'Bring back the Romans' to sort out Gloucester's crumbling buildings
BRINGING back the Romans to Gloucester would solve the problem of the city's crumbling buildings.
That's according to the city's resident Italian, Antony Familietti, who has waged a one-man campaign to stop Gloucester's historic buildings from falling down.
Antony, who moved from Italy 50 years ago, said: "The city's buildings are in a sorry state because of a lack of investment.
"The council tell me there is no money to do anything about it.
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"This is a Roman city and if we brought back the Romans we wouldn't be in this position. They knew how to build properly.
"It's dangerous for residents. It terrifies me, really it does."
The Gloucester area was under Roman occupation for 500 years.
The first settlement was a military fortress at Kingsholm but this was abandoned in AD65 and replaced by a Roman town where the city of Gloucester stands today.
Mr Familietti has collected bits of the historic Greyfriars priory, which was recently cordoned off.
That building, put up much later in 1518, is falling apart.
There are around 30 buildings on the 'at risk' register according to Gloucester City Council.
A council spokeswoman said: "We set aside £60,000 grant funding each year for properties within conservation areas.
"The city council has taken on a number of historic buildings to secure new uses for them, for example The Fleece, Blackfriars Priory and Blackfriars Inn, the latter currently being converted into business incubator units.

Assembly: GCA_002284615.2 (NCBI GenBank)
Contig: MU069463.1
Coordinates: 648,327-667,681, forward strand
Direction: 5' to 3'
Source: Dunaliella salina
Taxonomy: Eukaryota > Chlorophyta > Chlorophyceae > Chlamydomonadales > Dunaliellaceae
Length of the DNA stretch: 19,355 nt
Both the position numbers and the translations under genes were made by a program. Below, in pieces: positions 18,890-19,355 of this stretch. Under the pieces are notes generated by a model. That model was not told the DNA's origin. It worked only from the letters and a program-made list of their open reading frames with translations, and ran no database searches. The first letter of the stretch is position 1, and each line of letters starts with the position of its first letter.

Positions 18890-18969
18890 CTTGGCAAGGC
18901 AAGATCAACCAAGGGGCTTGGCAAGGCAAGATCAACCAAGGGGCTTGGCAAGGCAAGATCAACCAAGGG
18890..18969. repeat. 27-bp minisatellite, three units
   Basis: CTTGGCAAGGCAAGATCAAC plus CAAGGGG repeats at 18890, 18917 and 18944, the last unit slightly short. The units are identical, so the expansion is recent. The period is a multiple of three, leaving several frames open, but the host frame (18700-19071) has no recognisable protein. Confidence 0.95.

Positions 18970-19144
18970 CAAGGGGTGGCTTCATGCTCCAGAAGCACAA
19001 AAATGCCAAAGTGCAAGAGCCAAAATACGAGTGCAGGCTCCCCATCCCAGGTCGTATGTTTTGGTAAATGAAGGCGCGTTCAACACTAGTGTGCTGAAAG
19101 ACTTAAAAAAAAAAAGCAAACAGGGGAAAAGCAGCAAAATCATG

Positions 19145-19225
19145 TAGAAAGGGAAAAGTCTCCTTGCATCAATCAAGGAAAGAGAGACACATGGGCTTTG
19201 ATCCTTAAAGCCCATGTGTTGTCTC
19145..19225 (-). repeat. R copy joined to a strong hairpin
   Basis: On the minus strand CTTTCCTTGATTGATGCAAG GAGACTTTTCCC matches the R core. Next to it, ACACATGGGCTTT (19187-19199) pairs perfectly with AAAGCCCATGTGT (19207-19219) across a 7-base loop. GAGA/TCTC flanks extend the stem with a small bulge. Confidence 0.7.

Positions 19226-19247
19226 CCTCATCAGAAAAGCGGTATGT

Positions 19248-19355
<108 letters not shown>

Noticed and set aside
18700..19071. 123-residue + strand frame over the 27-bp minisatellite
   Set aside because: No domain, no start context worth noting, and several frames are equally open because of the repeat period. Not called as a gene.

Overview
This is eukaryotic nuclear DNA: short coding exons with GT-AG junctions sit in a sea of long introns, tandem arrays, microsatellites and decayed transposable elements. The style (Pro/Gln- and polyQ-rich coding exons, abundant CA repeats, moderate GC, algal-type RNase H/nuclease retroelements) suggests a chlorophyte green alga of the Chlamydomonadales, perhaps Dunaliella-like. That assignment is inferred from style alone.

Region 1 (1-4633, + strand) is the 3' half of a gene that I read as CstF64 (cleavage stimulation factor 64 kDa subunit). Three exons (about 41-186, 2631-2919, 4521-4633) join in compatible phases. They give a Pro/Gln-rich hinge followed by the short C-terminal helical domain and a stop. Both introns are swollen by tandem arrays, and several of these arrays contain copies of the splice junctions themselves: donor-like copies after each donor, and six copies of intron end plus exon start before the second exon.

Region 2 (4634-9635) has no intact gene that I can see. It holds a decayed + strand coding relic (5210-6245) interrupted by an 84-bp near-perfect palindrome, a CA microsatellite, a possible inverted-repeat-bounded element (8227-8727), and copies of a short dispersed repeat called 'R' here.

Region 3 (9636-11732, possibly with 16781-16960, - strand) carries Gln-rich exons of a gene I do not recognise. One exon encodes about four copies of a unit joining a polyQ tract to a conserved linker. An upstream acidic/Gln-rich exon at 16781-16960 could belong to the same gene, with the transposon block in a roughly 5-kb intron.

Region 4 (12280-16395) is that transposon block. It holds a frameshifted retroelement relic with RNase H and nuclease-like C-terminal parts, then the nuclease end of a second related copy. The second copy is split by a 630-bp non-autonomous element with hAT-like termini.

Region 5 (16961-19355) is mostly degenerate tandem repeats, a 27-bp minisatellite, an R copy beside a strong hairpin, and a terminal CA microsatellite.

"Other works completed include the stone capping to the Nelson Foster Memorial in Stroud Road, the cleaning of plaques on the war memorial within Gloucester Park and the removal of graffiti on monuments in the city."
What the Romans did for us:
The Roman town ‘Glevum’ was established in AD43 where the city of Gloucester stands today.
Glevum was a high-status city, one of only four to be established in Roma England. It was an important Roman town and a powerful centre of Romano-British culture.
The city was a showcase for Roman ideals, values and beliefs.
Today's city centre streets follow those of Roman Glevum, especially along Southgate, Northgate and at the Cross.
When the Romans retreated from Britain, the great buildings were destroyed and the only visible remains are a stretch of the city wall located under the City Museum which can be seen under glass by Boots, recycled Roman masonry at St Oswald's Priory and a fragment of mosaic floor under St Mary de Lode.